The company’s terms of service for DNA donors states:

“Genetic information you share with others could be used against your interests.”

DNA testing by 23andMe was initially offered people information on whether they were susceptible to certain kinds of diseases and illnesses. Also included in the terms of service is the statement:

”By providing any sample, you acquire no rights in any research or commercial products that may be developed by 23and­Me or its collaborating partners.”

The Food and Drug Administration put a stop to that portion of 23andMe’s work in 2013, claiming it constituted medical testing without oversight by a physician. Today, a notice at the top of 23andMe’s website states it provides ancestry-related genetic reports and “un-interpreted” raw genetic data. In other words, they’re still in the business of collecting DNA.

Even if they weren’t, hospitals have collected millions of DNA blood samples from babies when they were born, as reported by the Washington Post and others. Michigan has a DNA depository in Detroit filled with millions of DNA samples. In 2009, the New York Times reported the FBI and other law enforcement agencies had already gathered DNA from millions of suspects.

We should all be asking where the DNA data is being stored, who has access to the information and how it is being used.

“There has not been a good national discussion about the use of these samples,” Jeffrey Botkin, a pediatrician and bioethicist at the University of Utah told the Washington Post in 2009. “Genetics is an area that touches a nerve. The public is concerned about massive databases.”

Well, now we have one on a global scale.

Google’s brain
Google’s chief engineer, Ray Kurzweil, coined the term “singularity” – merging humans with robots and machines. He believes computers will be conscious and able to think on their own as early as 2029. By 2045, people will upload the content of their brains to computers so they can create digital immortality, Kurzweil says.

The ultimate goal is to create artificial, living avatars of people. This will allow an elite group of people to “live forever.”

Computers and robots, powered by artificial intelligence, will be just like us, only faster, smarter and more efficient, according to Kurzweil and other like-minded researchers. Heralded in the media as geniuses and visionaries, these scientists and researchers dream of a future where computers and humanoid robots essentially run the world.

They render us obsolete.

The website for the 2045 Social Strategic Initiative represents a group of scientists and others concerned with creating artificial intelligence. Featured on the site is an “immortality button” that allows people to create a “personalized, immortal avatar.”

By signing up for the project, you can agree to have your head transplanted onto a robot after you die. The exact wording on 2045’s website is: “Full body prosthesis, i.e., an Avatar A or superior robotic body onto which one’s head is transplanted at the end of the healthspan of one’s biological body.”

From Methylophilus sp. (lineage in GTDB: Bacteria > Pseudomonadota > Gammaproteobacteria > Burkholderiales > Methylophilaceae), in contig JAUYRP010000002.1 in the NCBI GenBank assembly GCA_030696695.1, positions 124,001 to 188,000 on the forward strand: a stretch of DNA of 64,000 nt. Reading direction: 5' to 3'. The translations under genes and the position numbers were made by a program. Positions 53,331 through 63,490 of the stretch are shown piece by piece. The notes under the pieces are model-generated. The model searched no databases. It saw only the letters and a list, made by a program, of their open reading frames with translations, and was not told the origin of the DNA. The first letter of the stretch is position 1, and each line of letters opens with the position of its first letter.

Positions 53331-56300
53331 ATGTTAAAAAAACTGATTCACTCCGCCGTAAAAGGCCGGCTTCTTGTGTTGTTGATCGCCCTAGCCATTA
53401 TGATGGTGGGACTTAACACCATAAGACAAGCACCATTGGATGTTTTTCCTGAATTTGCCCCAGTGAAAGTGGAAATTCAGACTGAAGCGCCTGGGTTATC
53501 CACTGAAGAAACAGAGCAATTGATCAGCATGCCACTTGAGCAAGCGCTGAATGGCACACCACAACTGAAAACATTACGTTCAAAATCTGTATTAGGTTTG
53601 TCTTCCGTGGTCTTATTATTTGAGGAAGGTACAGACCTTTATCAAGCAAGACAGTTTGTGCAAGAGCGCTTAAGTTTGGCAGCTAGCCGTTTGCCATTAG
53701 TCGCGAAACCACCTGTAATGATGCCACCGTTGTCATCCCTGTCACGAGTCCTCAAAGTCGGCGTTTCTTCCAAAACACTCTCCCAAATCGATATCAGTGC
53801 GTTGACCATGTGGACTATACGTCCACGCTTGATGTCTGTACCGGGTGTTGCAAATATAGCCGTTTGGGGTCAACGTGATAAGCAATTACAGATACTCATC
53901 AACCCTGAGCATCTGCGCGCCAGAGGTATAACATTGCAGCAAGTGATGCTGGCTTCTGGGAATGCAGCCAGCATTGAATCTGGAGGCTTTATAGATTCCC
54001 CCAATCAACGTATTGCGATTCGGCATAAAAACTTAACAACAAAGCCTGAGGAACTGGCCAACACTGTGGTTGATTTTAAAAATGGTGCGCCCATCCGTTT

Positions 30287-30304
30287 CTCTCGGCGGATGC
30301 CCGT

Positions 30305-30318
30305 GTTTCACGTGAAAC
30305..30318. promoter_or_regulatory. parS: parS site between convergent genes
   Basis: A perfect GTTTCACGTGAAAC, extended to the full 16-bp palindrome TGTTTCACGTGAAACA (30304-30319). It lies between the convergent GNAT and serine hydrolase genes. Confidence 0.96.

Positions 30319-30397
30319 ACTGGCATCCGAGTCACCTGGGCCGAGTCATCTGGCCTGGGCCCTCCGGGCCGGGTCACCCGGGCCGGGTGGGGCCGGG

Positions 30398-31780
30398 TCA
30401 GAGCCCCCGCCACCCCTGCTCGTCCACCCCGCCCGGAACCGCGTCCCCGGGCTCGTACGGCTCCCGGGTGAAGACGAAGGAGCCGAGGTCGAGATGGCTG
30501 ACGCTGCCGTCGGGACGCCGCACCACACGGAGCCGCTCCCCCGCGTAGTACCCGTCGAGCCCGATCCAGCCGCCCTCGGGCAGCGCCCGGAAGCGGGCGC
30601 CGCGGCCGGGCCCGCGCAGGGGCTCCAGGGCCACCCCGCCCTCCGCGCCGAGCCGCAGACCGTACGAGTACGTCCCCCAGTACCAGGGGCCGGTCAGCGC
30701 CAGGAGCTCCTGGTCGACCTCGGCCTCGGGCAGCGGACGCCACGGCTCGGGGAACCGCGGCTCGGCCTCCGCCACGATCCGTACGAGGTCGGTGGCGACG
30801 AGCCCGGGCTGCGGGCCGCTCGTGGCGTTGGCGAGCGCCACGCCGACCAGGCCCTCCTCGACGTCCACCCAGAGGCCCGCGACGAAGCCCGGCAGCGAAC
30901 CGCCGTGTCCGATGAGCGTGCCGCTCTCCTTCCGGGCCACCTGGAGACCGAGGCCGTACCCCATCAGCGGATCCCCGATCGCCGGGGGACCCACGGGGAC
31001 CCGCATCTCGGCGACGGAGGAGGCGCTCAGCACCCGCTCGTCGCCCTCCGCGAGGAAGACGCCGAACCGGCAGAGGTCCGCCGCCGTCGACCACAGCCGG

This technology is in the laboratory stage, with more experiments needed, according to the website. It could be fully implemented within five to seven years.

Google’s Kurzweil was a speaker at the 2045 Social Strategic Initiative held in June 2013 in New York City. In a video for the conference, Kurzweil said,

“We’re going to become increasingly non-biological, to the point where the non-biological part dominates and the biological part is not that important.”

Already, Google has a computer software version of the human brain that is able to learn and think on its own. Google Vision, is a computer system that “currently has 16000 microprocessors equivalent to about a tenth of our brain’s visual cortex,” according to

“Google Vision looked at images for 72 straight hours and essentially taught itself to see twice as well as any other computer on Earth,” reported. “Give it an image and it will find another one like it. Tell it that the image is a cat and it will be able to recognize cats.”

Scientists are scrambling to develop programs that can do even more. In addition to recognizing images, artificial intelligence systems are able to translate speech. Facebook, Microsoft, and others are also hiring top experts to work on artificial intelligence projects.

Computers powered by artificial intelligence can recognize patterns and analyze data, giving them the ability to “think” independently.

Google’s artificial intelligence work falls under Google X, a semi-secret division whose full details are not revealed to the public. Under the artificial intelligence umbrella, Google acquired include DNNresearch, Inc. and also purchased DeepMind Technologies.

Google is a partner in the Quantum Artificial Intelligence Lab hosted at NASA’s Ames Research Center in Silicon Valley in California, just down the street from Google headquarters. The lab houses a quantum computer from D-Wave Systems, and the USRA (Universities Space Research Association). The program is a joint effort by Google, NASA and the CIA’s In-Q-Tel program.

The computer is touted on Google’s Research Blog as a means to process information to learn how to cure diseases, create new environmental policies, study climate change or build a better search engine algorithm.